Humanitarian

A Refugee Magazine Special Edition: 16 Days of Activism Against GBV

On the 25th of November, the 16 Days of Activism Against Gender Based Violence launched worldwide. Across the globe, there have been numerous acts from millions of people symbolizing their support for this essential cause. The Refugee Magazine is honoring the 16 Days of Activism with this special edition dedicated to the issue of early marriage. 

if levels of child marriages continued at the current rate, 39,000 girls under the age of 18 will be married daily in the coming years - that’s 14.2 million girls a year.
— UNICEF statement released 2013

All these children face serious danger to their physical and mental health as a result of being married at a young age than if they married later in life: girls under 15 are five times more likely to die during childbirth; child brides are at a higher level of risk of contracting HIV from their older husbands, and young girls under 18 are more likely to experience domestic violence. 

Containing interviews with victims and survivors of early marriage and GBV and those dedicated to ending it, this edition is a powerful collection of personal stories, facts, and figures that hope to continue the movement to end early marriage and Gender Based Violence worldwide.

To read the full edition of The Refugee Magazine, 16 Days of Activism Special, please click here.


The Refugee Magazine is now in its fifth year, and continues to entertain, inform, and give a voice to those living in the camps. If you'd like to read more then follow our Refugee Magazine Blog Series on our Stories page. 

And as always, if you'd like to support FilmAid's training and empowerment of local writers, filmmakers, producers and actors, you can donate here.

FilmAid and Every Mother Counts at The Bulgari

Porter Magazine 2014

Porter Magazine 2014

It is fundamental to work together to save each and every woman.

Statistics show that one woman dies every two minutes from complications during pregnancy and birth. This is why FilmAid was honored to join Christy Turlington Burns for Porter Magazine's event with Every Mother Counts at The Bulgari, to raise awareness of the vital need for the continued progress and preservation of maternal health.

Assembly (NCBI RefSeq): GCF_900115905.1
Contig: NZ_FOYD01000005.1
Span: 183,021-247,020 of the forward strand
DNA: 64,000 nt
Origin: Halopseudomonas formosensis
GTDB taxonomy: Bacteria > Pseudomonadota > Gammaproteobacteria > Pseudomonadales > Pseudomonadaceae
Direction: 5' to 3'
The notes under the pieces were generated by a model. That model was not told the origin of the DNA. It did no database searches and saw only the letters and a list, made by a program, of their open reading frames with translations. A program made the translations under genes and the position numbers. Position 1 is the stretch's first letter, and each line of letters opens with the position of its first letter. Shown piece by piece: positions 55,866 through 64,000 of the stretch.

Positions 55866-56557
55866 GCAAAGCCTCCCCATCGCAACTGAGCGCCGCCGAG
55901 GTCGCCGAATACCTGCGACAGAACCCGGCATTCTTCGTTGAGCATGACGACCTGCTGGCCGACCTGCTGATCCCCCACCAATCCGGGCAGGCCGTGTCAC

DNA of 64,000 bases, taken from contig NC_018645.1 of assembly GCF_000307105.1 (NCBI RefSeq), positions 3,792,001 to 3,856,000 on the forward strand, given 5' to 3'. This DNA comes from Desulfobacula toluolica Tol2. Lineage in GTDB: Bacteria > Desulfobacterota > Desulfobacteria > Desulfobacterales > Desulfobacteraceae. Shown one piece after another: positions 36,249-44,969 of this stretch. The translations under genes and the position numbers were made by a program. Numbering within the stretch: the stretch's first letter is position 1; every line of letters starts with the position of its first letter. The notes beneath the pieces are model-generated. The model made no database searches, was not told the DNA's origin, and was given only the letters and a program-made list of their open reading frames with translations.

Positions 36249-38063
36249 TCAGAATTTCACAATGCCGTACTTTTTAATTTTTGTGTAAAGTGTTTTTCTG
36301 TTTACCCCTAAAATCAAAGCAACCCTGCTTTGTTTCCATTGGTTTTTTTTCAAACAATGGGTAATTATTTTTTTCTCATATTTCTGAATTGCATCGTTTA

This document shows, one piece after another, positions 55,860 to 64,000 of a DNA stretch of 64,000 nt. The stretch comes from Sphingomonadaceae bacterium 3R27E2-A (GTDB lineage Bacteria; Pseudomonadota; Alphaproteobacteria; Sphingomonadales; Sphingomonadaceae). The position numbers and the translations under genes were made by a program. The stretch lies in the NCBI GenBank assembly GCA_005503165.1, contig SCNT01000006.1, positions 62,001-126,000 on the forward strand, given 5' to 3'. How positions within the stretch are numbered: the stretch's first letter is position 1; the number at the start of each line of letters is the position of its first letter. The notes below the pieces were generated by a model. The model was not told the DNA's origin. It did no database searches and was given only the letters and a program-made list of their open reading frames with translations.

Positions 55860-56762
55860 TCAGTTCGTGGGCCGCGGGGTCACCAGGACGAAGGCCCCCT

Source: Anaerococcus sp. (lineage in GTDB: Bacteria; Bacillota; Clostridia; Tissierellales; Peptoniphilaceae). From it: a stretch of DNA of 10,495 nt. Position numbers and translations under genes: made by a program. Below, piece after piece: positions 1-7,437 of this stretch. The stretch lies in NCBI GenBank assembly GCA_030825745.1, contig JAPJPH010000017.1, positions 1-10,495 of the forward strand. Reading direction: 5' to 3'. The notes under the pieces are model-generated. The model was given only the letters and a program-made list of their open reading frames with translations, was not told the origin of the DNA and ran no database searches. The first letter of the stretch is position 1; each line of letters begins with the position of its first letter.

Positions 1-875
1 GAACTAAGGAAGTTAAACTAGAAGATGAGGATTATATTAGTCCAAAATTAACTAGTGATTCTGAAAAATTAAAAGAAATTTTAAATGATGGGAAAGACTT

Driven by her own experience of pregnancy and giving birth, Christy founded Every Mother Counts with the aim of providing every mother with the same level of information and healthcare she had received when she needed it most. 

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A touching speech was given on behalf of FilmAid by FilmAid’s UK Chair, Sian Sutherland, and FilmAid’s Country Director for Kenya, Stella Suge. 

Emphasizing the common ground shared by the two organizations, Sian discussed Every Mother Counts and FilmAid’s important contributions to safeguarding women’s health and dignity by the provision of information and the giving of hope, life skills, and voices.

 

Stella spoke of her first-hand experience working on a FilmAid maternal health program based in two of the largest refugee camps in the world, Kakuma and Dadaab in Kenya. With over half a million people living as refugees in Kenya, and over half of these people being women, maternal health necessitates urgent action. Stella expressed that she had seen women die as a result of absence of knowledge and information, a situation that was complicated further by cultural issues relating to how women receive professional hospital treatment. In light of these experiences, FilmAid devised a program that included creating an informative film made by and for refugees. The film focussed on informing viewers of the critical need and benefits of maternal health, thus contributing to the ongoing welfare of mothers and thier children. 

 

World Humanitarian Day 2014

World Humanitarian Day is a time to recognize those who face danger and adversity to help others. As numbers of refugees increase, forcibly displaced people are in need of urgent humanitarian aid. Today, the number of refugees, asylum-seekers and internally displaced people has exceeded 50 million people.

In recognizing World Humanitarian Day, FilmAid wish to honor our Outreach Facilitators who work tirelessly to ensure FilmAid’s media content and information reaches as many individuals as possible. Performing challenging work in circumstances and in environments that many are unable or unwilling to enter, they are undoubtedly our Humanitarian Heroes.  

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Bithou, who was featured in our film 'Take The Time', is 27 and originally from South Sudan. He currently lives in Kakuma refugee camp, Kenya. He has been a refugee for 12 years, since leaving behind the conflict in his hometown of Juba, South Sudan's capital. Bithou has been a FilmAid Outreach Facilitator since 2010. He plays a crucial role in assuring that everyone has equal access to important information through our film screenings and workshops.